August 06th, 2020

Interview of Dag Rasmussen, Chairman & CEO of Lagardère Travel Retail, in Les Echos

Dag Rasmussen, Chairman and Chief Executive Officer of Lagardère Travel Retail, speaks to the leading French newspaper about how Covid-19 crisis has shaken up the business and how it is planning to bounce back through agility and innovation.

The distribution and catering arm of the Lagardère Group had up to 98% of its more than 4,000 outlets worldwide closed at the peak of the Covid-19 pandemic. In the absence of a rapid resumption of air traffic, it is banking on new offers and wants to believe in the green light from Brussels to the opening of duty free on arrival at airports.


When one sees in a corporate name the words "travel" and "retail", one might say, considering the effects of the Covid-19 pandemic, that the second, partly spared, should compensate for the sharp drop in activity of the former. Except that for Lagardère Travel Retail, the distribution arm of the Lagardère group, the two are linked. In other words, most of its business takes place at airports and train stations.

Near-total shutdown

Needless to say that while the poor half-year results published on 30 July may have surprised some analysts who did not take the measure of the crisis, and caused the stock market price to fall by almost 10% the following day, the severe decline in sales of Lagardère Travel Retail to 947 million, down 55% year-on-year, resulting in an operating profit loss of 209 million, has a perfect explanation.

"We felt the effects of coronavirus as early as January in Wuhan, the cradle of the epidemic, where we operate 88 outlets," Lagardère Travel Retail’s CEO Dag Rasmussen said in an interview with Les Echos. "However, in the first two months of the year, our overall activity was quite good. That was before almost all of our more than 4,000 outlets worldwide closed, with the exception of a few Relay stores considered as essential stores and some shops in hospitals. »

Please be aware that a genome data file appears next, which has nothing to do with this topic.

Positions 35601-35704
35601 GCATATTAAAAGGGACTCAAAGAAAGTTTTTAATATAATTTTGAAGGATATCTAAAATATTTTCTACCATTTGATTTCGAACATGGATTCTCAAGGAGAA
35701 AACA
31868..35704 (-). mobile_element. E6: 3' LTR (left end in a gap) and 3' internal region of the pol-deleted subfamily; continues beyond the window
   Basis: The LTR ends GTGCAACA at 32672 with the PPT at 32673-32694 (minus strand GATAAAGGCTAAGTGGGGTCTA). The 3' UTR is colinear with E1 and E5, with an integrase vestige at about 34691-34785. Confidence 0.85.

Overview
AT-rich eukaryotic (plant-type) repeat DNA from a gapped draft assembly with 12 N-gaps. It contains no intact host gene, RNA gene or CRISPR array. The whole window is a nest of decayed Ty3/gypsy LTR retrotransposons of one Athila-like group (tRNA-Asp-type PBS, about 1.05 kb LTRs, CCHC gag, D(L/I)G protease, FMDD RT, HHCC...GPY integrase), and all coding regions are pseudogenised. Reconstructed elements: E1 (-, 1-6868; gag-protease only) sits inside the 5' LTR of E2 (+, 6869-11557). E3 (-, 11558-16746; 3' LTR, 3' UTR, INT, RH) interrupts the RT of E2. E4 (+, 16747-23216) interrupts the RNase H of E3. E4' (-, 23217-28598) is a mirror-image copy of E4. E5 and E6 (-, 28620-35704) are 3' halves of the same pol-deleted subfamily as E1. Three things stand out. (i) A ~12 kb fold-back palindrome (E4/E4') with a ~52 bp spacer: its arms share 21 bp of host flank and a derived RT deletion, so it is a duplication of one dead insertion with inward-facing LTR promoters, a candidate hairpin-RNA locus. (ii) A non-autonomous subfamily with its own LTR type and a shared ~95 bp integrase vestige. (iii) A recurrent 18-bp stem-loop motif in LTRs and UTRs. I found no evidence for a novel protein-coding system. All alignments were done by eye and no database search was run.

« Coordination squad »

At the height of the pandemic in April, Lagardère Travel Retail's business was down 91% on the month, 98% in some weeks. Even before this neartotal shutdown, the group had quickly set up a "coordination squad", "which allowed us to very quickly generate 400 million euros in savings, including rent savings," says Dag Rasmussen.

The group was also able to benefit from government support where it was available, particularly for staff costs. And it stopped all external expenses (business trips, consulting missions...). "On a more structural level, we have begun to renegotiate contracts over the medium term and completely revisited the way we work to gain in agility," he adds. Lagardère Travel

Retail also took the opportunity to refine its social and environmental responsibility strategy, with its PEPS program, for "Planet," "Ethics," "People" and "Social."

Digital strategy

On a commercial level, Lagardère Travel Retail's teams have demonstrated great creativity during the lockdowns. The Chinese teams, for example, have organized "online" product sales through WeChat and TikTok to a preferred customer base. "Employees presented the products in live videos and they were sent directly to customers’ homes. This initiative has enabled

us to partly offset our revenue losses," says Dag Rasmussen. "But the essence of our digital strategy revolves around the in-store customer experience," he continues.

Now it's time to work with airports, where the group generates 80% of its 5.5 billion euros in annual sales (before Covid), on a re-opening programme based on the resumption of air traffic. In China, domestic traffic has already picked up 75%, says Lagardère Travel Retail’s boss. The group's sales in this country were up 34% compared to last year in the penultimate week of July.

Entry into Japan

In Europe, Lagardère Travel Retail wants to believe that the Commission will give the green light to open duty free shops on arrival at airports. "Duty Free on arrival is already available in China, Norway, Switzerland or Africa," Rasmussen says.

Finally, testament to the group's confidence in the future of the Travel Retail sector, Lagardère Travel Retail opened its first Pierre Hermé store in Tokyo's main train station on Monday (August 3rd), an opening that marks its entry into Japan.

Written by Antoine Boudet, from Les Echos

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